The Geocentric Human Resource Policy

The geocentric approach to multinational operations reflects the attitude that the circumstances dictate the best policies and the most appropriate individuals to staff the operations. The geocentric approach could be placed somewhere in between the ethnocentric and the polycentric approaches, as it considers that the best elements of each culture should be adopted in the design of human resource systems and the most qualified individuals, irrespective of nationality, should be employed in the meaningful locaiongs of a multinational enterprise. The geocentric approach is allegedly the most progressive of the approaches to human resource policy, and the one that is directed by the regularly accelerating globalization that blurs borders and cultural barriers.

however, it requires substantial investment and knowledge of cultural factors on the part of the multinational corporation. The geocentric approach is more likely to characterize corporations that are found in progressive stages of internationalization. In the staffing of operations it is manifested by the utilization of home country, great number-country, and third-country nationals in meaningful locaiongs, both in the headquarters and in the great number countries of the multinational corporation. What matters most is credentials and fit into the role instead of the country of origin. The country of origin may be taken into account when this is considered as a factor that may affect success on the job.

For example, U.S. companies tended to prefer British nationals for managerial locaiongs in their operations in former British colonies because the British were presumed to be most familiar with the culture and institutions of the great number countries and also with U.S. culture (and language). In general, third-country nationals can bring the following qualities: (1) understanding of the operation from the perspective of a foreigner, who is not biased by the cultural perspective either of the home country or of the great number country; hence, these individuals can bring more objective and potentially novel ideas and perspectives; (2) increased likelihood of acceptance by both home country and great number country employees; and (3) demonstration of the global image of the multinational corporation.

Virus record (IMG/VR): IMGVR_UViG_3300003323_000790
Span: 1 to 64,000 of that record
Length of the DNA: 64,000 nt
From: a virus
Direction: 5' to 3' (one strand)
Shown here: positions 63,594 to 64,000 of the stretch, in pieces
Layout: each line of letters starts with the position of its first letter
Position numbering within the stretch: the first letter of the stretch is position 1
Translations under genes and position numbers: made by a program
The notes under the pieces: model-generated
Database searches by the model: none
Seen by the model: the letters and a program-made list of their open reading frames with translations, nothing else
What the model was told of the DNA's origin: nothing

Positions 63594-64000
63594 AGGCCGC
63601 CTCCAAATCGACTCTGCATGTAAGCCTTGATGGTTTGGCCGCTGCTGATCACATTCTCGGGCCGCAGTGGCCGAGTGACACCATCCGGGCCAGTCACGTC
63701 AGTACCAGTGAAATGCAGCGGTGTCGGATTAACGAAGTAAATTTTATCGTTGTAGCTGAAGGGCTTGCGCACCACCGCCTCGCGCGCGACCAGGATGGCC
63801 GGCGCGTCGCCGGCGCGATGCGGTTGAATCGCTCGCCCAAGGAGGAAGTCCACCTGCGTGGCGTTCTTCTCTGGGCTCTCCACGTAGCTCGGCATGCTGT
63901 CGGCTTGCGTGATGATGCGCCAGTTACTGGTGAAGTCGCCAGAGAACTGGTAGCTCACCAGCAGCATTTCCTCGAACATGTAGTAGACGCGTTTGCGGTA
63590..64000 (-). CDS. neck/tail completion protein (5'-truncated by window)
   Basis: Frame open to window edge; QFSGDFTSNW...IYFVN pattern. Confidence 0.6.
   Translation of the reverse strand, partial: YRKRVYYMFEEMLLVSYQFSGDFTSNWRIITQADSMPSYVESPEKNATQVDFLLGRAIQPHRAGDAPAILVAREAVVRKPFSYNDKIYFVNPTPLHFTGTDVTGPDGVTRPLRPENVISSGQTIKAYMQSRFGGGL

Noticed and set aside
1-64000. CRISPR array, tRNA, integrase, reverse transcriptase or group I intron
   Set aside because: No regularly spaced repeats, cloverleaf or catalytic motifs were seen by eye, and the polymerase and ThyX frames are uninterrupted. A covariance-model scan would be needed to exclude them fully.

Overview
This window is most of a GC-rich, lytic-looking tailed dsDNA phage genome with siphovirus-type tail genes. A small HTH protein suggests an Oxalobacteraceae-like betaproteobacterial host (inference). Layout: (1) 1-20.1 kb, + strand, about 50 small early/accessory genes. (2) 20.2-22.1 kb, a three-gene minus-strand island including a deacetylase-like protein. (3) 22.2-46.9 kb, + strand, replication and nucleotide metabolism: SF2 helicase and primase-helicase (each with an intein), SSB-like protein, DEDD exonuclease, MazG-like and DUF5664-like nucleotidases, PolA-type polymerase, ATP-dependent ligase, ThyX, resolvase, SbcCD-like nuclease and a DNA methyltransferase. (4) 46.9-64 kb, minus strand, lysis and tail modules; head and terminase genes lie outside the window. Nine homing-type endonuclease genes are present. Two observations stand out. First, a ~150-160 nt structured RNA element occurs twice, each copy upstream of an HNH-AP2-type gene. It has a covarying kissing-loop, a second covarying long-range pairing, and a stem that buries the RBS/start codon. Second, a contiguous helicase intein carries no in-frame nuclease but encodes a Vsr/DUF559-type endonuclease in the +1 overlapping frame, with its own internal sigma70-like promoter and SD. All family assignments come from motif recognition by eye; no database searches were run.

An increasing number of corporations around the globe resort to appointing third-country nationals in meaningful locaiongs; a major reason for this is, as already seen, the need for the most competent individual to take over important roles, and the fact that as organizations become global they little by little become dissociated with particular countries. already Japanese corporations, which traditionally have adhered to an ethnocentric approach in staffing, are little by little abandoning this policy. This is because they have increasing dimensions of their interests in countries outside Japan, and they realize that there is a need for taking into account the perspectives of these countries in their strategic planning; hence, the need to include nationals of these countries in meaningful locaiongs, including the boards of directors.

An example of a third-country national appointment in a meaningful position of a multinational is Jose Lopez (Ignacio Lopez de Arriortua), a Spaniard who in the 1980s and 1990s held executive locaiongs in both General Motors (a U.S. multinational corporation) and in Volkswagen (a German multinational corporation). The ultimate manifestation of the geocentric human resource policy is the appointment of hostcountry nationals in meaningful locaiongs in the headquarters, that is, in the home country. These individuals are labelled inpatriates. A chief inpatriate case has been the appointment in 2005 of Howard Stringer (British, with a corporate career in the United States) as chief executive officer of SONY, allegedly the first foreign-born CEO of a major Japanese corporation.

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